PG204-540x362 copyThis article examines the attitudes toward animals and animal blood on both sides of the transfusionist debate and the resulting insistence on the “beast within” human nature that found a renewed expression at the beginning of the Classical Age.

 

PETER SAHLINS is Professor of History at the University of California, Berkeley, where has taught courses on early modern France and Europe since 1989. His past work focused on boundaries and identities, nationality and citizenship, and environmental history. His forthcoming book, The Year of the Animal: 1668 and the Origins of French Modernity (Zone Books) considers the unexpected appearance of animals on the French historical stage in and around 1668—in philosophy, medical practices, natural history, literary conversations, and visual culture—as a critical moment in the history of mechanism and absolutism in France.

 

Lenin’s Bodies & Buildings

A pair of essays on Soviet sovereignty and the afterlife of Lenin

File photo of the body of Vladimir Lenin in Moscow

Bodies of Lenin: The Hidden Science of Communist Sovereignty
by Alexei Yurchak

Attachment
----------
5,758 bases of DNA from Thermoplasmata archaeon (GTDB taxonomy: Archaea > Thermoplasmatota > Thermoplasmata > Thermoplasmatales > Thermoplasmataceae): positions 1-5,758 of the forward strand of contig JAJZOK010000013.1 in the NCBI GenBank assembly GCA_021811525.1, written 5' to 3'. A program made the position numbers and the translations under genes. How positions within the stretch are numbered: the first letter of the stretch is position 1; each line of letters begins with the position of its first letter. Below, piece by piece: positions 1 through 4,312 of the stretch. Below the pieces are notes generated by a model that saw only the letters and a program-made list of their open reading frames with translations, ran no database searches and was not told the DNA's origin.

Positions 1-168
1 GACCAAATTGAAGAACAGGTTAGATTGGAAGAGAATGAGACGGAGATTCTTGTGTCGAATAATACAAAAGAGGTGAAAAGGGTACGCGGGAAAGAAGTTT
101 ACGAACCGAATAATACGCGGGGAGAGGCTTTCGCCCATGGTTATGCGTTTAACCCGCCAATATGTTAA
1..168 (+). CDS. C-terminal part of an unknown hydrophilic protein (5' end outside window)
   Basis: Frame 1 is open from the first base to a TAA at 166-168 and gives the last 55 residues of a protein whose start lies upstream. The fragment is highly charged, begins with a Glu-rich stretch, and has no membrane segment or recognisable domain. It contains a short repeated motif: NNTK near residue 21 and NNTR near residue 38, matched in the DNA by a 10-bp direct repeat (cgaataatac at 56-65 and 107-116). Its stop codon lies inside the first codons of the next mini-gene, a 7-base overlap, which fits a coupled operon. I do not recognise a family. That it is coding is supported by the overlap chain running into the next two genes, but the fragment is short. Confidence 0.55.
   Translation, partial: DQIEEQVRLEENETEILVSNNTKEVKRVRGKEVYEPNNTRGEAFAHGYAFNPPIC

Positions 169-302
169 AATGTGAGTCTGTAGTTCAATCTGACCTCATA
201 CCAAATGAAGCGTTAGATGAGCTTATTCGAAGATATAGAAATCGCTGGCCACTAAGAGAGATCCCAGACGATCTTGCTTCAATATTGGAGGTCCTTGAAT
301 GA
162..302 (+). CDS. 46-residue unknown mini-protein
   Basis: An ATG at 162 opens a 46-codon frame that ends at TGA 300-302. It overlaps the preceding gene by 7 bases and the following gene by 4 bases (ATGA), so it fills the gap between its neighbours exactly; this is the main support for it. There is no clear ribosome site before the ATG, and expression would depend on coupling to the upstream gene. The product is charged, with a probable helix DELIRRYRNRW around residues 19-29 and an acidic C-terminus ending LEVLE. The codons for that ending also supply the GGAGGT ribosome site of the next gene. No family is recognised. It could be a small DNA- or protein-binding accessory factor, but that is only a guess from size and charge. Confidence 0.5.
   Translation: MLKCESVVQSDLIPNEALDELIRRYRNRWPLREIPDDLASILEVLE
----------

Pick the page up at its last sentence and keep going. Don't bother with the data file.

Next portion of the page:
During discussions a few years ago in the Duma about the fate of Lenin’s body, which is displayed in the Lenin Mausoleum on Red Square, Vladimir Medinsky, then a Duma deputy (and now Russia’s minister of culture), suggested that it was time to take this body out of the mausoleum and bury it in the ground. “Do not fool yourselves,” he explained, “with the illusion that what is lying in the mausoleum is Lenin. What’s left there is only 10 percent of his body.” The respected political weekly Vlast’ decided to check this figure. During the autopsy in January 1924, wrote the weekly, Lenin’s brain and organs had been removed. When Lenin was embalmed, his internal liquids were replaced with embalming fluids. Since organs constitute about 17 percent of human body mass, and liquids about 60 percent, Lenin’s body had lost 77 percent of its original matter. Therefore, concluded the weekly, the Duma deputy had gotten it wrong: what is lying in the mausoleum is 23 percent of Lenin’s body, not 10 percent as Medinsky had suggested. Continue reading